Inside the beltway, immigration is the single most issue that has captured the bipartisan support of a deadlocked Congress. While the budget and gun control seem to be replete with heated politics, immigration has been a welcoming and civil debate.
Just this week, legislation has been introduced and the news cycle is filled with lead Democrats and Republicans from the 'Gang of 8' projecting progress to the American people. Sen. Patrick Leahy, chairman of the Judiciary committee, has vowed to give the public and all Senators an opportunity to be heard. But Senator Sessions (R-Ala) and Senator Cornyn (R-Tex) are making an effort to impede its progress.
Senator Sessions has no place bringing this failed approach into a productive discussion regarding the future of 11 million undocumented immigrants.
- V. Palafox, J.L. Zelaya
Immigration reform has deep roots in our lives. We came from different countries, Honduras and Mexico, but we unquestionably consider Texas and Alabama our home. Whether it was facing gang violence or poverty, we both traveled to live a better life for our families and to enhance the character of our adopted country. And we have been given the chance to contribute to this country by working and paying taxes now that we have deferred action under the Department of Homeland Security’s new immigration policy.
But Alabama has learned firsthand what an extremist immigration law can bring, and it is still learning. HB56, Alabama anti-immigrant law, has chased out much of its undocumented population to the peril of its own farming industry as fruit rotted on the vine.
An analysis from the University of Alabama states that HB 56 could ultimately cost Alabama as much as $11 billion in economic output, as much as $264.5 million in tax revenue, and as many as 70,000 to 140,000 jobs.
Senator Sessions supported HB56. Now that Congress is taking up immigration, Senator Sessions has no place bringing this failed approach into a productive discussion regarding the future of 11 million undocumented immigrants.
Similarly, immigration will be one of many issues which voters consider in Texas during the 2014 elections. If Tea Party Senator Ted Cruz (R-Tex) continues with his harsh rhetoric on immigration, will Senator Cornyn's association with him help or hurt in an election? Either way, it won’t help stem the state’s turning political tide as Texas becomes more Latino while Senator Cornyn simultaneously ignores the sentiment of its Latino constituency that is calling for humane immigration reform. And Alabama is not far behind now with the fastest growing Latino populations in the country.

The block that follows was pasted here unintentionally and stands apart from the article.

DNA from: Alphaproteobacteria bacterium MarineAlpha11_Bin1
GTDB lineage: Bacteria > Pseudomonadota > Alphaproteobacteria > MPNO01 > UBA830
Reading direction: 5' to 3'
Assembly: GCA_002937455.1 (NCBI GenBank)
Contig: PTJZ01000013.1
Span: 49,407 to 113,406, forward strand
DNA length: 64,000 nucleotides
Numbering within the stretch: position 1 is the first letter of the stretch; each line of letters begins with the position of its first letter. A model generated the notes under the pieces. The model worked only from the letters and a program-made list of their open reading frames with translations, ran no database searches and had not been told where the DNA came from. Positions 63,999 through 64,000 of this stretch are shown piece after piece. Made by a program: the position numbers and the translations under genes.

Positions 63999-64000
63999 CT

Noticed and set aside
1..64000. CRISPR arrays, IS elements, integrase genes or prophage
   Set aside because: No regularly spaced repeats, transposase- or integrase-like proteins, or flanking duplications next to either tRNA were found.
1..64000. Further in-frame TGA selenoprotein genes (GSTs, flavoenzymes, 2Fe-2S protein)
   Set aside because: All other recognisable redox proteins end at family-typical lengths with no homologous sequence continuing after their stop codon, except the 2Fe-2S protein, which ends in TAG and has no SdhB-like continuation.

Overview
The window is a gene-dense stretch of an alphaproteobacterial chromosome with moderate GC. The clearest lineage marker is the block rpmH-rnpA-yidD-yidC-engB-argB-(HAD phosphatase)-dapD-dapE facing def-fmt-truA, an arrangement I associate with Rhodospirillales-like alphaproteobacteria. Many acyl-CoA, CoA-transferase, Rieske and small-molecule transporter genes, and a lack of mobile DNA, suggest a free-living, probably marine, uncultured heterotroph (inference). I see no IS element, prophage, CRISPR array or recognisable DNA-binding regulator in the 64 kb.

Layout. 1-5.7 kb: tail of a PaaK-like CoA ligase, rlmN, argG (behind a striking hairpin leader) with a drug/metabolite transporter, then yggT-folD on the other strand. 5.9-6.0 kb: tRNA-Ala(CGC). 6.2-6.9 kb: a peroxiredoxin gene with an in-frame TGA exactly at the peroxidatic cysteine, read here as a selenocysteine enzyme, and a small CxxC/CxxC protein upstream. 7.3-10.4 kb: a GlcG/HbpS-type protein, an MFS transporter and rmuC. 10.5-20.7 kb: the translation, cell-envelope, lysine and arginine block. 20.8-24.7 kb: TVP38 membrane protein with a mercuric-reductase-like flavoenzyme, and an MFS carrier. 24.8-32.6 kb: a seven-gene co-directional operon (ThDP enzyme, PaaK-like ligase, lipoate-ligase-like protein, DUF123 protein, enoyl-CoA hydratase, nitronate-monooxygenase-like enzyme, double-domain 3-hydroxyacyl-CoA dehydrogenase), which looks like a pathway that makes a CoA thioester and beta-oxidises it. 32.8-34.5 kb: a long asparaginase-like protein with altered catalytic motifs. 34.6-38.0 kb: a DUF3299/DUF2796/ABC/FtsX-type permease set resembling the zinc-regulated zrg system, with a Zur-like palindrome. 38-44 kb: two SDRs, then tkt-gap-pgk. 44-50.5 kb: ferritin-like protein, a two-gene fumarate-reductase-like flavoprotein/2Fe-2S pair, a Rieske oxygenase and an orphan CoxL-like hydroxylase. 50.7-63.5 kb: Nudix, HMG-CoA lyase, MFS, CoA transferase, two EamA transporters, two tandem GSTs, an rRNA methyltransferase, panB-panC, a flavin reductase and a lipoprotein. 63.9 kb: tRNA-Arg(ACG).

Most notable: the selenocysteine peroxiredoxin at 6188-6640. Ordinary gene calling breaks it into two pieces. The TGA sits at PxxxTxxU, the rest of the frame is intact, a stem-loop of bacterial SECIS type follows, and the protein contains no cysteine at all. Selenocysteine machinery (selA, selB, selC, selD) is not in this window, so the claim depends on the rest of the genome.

The “Gang of 8’s” work on immigration is not only the first visible sign that Congress can work together but also a sign a majority of the Republican Party has learned to listen to a diverse constituency. While harsh immigration rhetoric may fire up some in the Republican base, a record number of Americans are supportive of fixing our outdated immigration system and provide a path to citizenship of undocumented immigrants, including DREAMers like us. Many of these American citizens are our family and friends.
Our siblings, no matter what the other issues are, will come out to vote against a politician if they feel he or she is trying to break our families apart and asking them to fit the bill for more immigration enforcement. Indeed, immigration enforcement is currently the most expensive federal law enforcement agency, spending more to controversially crack down on farmers and construction workers than the FBI does to track terrorists. As those who represent our home states, Senator Sessions and Senator Cornyn should be on reforming immigration not burdening our neighbors.
While we move forward in politics, we cannot forget that the prosperity of Texas, Alabama and the future of the country depends on a unified people, not a divided society. Immigration reform will provide the bridges. Opposition to the immigration legislation will only exacerbate the heated politics that has cause Americans to lose faith in Congress. Republicans and Democrats from both parties get this. The input of Senators Sessions and Cornyn is important, but such access is not a license to halt the will of the American people.
Victor Palafox is co-founder of the Alabama immigrant Youth Leadership Initiative.
Jose Luis Zelaya is a graduate school student at Texas A&M and a DREAM advocate.